The CARES Act Brings Many Changes for Individuals and Businesses

May 13, 2020

Prepared by Laurie Kaplan, Partner, MichaelSilver


Six-months ago, very few people would have predicted that in 2020 a novel Coronavirus pandemic would upend our everyday lives as we know it. The Internal Revenue Service (IRS) has passed several new policies to help individuals weather this storm. Below are some of the key provisions in the CARES Act that may affect you.


Extension of filing deadline from April 15th to July 15th – All federal tax returns, which would be due during this period, are automatically postponed until July 15th. Any tax payments due with these returns are also postponed until July 15th, including your 2020 first and second quarter estimated tax payments. Many states have followed federal guidance and extended their filing and payment deadlines as well.


Economic Impact Payments – The main push to get money to individuals quickly is through economic impact payments. Eligible individuals are to receive $1,200 ($2,400 for a married couple), plus an additional $500 for each qualifying child under the age of 17 who is a dependent. Phase-out for these payments begins at $75,000 single/$150,000 married filing joint. Social security recipients, who are not required to file a tax return, will automatically have money deposited into their bank accounts. Hopefully, many of you have already received your payment. If not, you can go to the IRS website and check your payment status.


No Required Minimum Distributions (RMD) for 2020 – Due to the roller coaster nature of the stock market this year, the IRS has suspended the RMD requirement for 2020. This will allow time for retirement accounts to recover from the serious declines realized earlier this year. This includes inherited IRA accounts and your own IRAs and retirement plans.


What if you already took your RMD (or a portion of it) this year? If you took the distribution within the last 60 days, you might be eligible to roll it over to a qualified IRA or pension account. This will be allowed if you have not had a rollover within the last 12 months. If your distribution was taken over 60 days earlier or if you take monthly amounts, a rollover is not an option, but you can stop the distributions for the rest of the year.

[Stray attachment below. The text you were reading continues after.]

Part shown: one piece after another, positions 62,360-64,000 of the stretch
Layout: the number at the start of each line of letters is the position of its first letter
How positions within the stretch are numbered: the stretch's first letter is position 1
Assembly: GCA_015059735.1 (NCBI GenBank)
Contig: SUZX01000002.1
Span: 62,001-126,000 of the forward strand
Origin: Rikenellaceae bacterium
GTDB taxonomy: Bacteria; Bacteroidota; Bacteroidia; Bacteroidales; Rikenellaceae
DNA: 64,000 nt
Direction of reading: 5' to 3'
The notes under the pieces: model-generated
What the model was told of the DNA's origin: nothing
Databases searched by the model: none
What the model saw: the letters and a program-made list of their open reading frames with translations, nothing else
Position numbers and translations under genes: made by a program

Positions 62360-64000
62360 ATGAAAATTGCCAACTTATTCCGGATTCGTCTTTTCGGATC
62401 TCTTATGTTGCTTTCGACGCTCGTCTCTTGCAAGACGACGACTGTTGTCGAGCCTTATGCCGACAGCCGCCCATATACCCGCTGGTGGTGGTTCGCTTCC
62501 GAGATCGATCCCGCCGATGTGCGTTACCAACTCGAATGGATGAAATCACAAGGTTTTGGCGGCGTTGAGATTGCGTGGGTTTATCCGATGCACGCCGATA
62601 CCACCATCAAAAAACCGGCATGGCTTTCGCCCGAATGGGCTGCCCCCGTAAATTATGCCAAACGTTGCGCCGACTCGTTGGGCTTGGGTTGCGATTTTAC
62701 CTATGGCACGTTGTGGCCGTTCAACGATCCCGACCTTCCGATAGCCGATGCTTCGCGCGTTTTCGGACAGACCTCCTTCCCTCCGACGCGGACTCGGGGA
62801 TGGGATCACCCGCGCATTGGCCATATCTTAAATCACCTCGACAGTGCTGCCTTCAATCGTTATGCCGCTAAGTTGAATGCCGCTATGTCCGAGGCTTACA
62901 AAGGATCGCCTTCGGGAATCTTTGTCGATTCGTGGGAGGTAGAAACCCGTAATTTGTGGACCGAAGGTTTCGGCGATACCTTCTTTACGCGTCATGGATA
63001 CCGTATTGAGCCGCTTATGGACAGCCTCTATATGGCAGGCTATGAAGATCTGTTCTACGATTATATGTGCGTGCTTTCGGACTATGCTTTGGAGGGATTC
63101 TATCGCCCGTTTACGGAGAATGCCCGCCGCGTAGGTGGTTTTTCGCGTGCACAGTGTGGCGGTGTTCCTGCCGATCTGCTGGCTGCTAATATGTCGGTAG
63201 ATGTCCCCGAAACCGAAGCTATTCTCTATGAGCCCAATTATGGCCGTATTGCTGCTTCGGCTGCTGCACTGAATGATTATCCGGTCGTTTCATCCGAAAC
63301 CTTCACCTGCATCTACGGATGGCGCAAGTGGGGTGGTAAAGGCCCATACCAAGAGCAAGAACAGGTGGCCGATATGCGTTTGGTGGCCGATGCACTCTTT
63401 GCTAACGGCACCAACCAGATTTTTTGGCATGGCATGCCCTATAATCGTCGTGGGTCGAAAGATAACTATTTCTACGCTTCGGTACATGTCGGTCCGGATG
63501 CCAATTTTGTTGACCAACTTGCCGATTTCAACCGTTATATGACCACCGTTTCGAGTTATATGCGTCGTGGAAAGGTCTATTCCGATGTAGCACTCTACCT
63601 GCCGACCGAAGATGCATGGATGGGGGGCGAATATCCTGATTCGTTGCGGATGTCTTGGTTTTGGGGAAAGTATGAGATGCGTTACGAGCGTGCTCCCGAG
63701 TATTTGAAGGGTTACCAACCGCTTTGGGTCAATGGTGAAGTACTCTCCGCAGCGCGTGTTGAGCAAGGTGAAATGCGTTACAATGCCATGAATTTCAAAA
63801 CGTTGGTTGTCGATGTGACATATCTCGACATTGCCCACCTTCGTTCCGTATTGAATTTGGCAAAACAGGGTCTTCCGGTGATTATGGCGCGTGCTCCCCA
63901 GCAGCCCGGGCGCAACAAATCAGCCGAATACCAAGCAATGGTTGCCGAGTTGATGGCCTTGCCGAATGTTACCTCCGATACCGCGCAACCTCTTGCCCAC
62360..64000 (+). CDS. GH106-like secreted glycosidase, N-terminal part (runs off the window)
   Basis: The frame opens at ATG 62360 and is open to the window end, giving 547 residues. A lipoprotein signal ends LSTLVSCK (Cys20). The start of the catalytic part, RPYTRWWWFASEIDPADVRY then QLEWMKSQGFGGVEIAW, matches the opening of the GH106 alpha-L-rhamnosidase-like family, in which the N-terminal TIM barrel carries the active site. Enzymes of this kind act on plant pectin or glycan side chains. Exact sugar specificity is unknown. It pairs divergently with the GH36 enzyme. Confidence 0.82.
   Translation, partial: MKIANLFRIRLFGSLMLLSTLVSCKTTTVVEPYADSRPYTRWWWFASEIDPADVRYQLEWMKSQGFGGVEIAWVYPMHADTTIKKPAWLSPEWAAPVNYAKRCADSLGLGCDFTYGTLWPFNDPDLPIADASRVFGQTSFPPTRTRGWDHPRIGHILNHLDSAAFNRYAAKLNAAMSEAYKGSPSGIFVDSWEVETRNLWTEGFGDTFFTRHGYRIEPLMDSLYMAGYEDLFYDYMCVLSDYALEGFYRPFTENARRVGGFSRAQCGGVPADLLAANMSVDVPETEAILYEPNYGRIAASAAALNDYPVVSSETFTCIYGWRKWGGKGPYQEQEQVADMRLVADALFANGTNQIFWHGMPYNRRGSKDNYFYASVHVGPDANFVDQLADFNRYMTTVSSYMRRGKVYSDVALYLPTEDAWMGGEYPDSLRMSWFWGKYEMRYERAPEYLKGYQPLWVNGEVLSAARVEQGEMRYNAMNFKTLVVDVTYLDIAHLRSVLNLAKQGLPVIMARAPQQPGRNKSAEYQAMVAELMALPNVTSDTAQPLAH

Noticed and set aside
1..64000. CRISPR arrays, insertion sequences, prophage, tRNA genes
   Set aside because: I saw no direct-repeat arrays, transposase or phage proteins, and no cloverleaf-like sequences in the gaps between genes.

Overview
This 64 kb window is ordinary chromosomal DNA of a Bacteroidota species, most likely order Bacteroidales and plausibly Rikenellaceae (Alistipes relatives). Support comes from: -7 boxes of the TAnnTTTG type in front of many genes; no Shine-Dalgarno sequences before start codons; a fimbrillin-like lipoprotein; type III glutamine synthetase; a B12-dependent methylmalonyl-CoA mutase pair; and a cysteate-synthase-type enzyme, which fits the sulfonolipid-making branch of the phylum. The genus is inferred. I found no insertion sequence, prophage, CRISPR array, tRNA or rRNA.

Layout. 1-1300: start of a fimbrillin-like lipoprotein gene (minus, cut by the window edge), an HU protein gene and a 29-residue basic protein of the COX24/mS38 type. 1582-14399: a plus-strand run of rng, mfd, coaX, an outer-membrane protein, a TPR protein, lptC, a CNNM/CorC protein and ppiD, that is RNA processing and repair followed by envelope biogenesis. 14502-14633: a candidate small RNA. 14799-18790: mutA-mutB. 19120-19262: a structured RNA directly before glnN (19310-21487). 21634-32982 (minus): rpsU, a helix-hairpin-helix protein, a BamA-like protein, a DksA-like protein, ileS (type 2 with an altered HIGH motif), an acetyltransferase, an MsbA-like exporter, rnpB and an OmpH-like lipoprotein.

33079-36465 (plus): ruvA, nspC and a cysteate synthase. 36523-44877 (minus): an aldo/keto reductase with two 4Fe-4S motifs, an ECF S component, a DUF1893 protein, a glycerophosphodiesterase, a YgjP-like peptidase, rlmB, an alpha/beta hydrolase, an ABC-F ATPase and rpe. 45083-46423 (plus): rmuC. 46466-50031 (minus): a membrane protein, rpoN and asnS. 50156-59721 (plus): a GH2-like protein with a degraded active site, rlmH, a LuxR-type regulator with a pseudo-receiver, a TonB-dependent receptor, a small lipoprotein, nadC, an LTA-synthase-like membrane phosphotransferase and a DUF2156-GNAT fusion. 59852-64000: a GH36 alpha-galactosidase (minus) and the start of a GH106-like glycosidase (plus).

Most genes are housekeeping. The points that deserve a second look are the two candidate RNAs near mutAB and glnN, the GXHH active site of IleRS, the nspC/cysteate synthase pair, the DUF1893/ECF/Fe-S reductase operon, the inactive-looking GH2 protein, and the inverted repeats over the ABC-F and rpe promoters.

A word of caution:  Many individuals use the withholding from an IRA to cover expected taxes for the year, including income earned from investments and other sources. If you are in this situation, you should discuss this with your tax advisor, as you might need to switch to quarterly estimated taxes for the year.


Special rules for the use of retirement funds (including IRAs) – For individuals who are affected by the coronavirus, a special distribution of up to $100,000 can be taken in 2020. The income from a coronavirus distribution will be recognized over three years. To avoid income recognition, taxpayers have the option to recontribute funds to an eligible retirement plan (or IRA) within three years.


Special Rules for Charitable Contributions for 2020 – An above-the-line deduction will be allowed for cash contributions of up to $300 for taxpayers who will not be itemizing deductions on the 2020 federal tax return.


In addition, there will be no income limit for contributions made in 2020. Without this provision, cash contributions would be limited to 60% of a taxpayer’s Adjusted Gross Income (AGI).


Please call the MichaelSilver tax professionals at 847.982.0333 if you have any questions regarding these special provisions and how they affect your tax situation.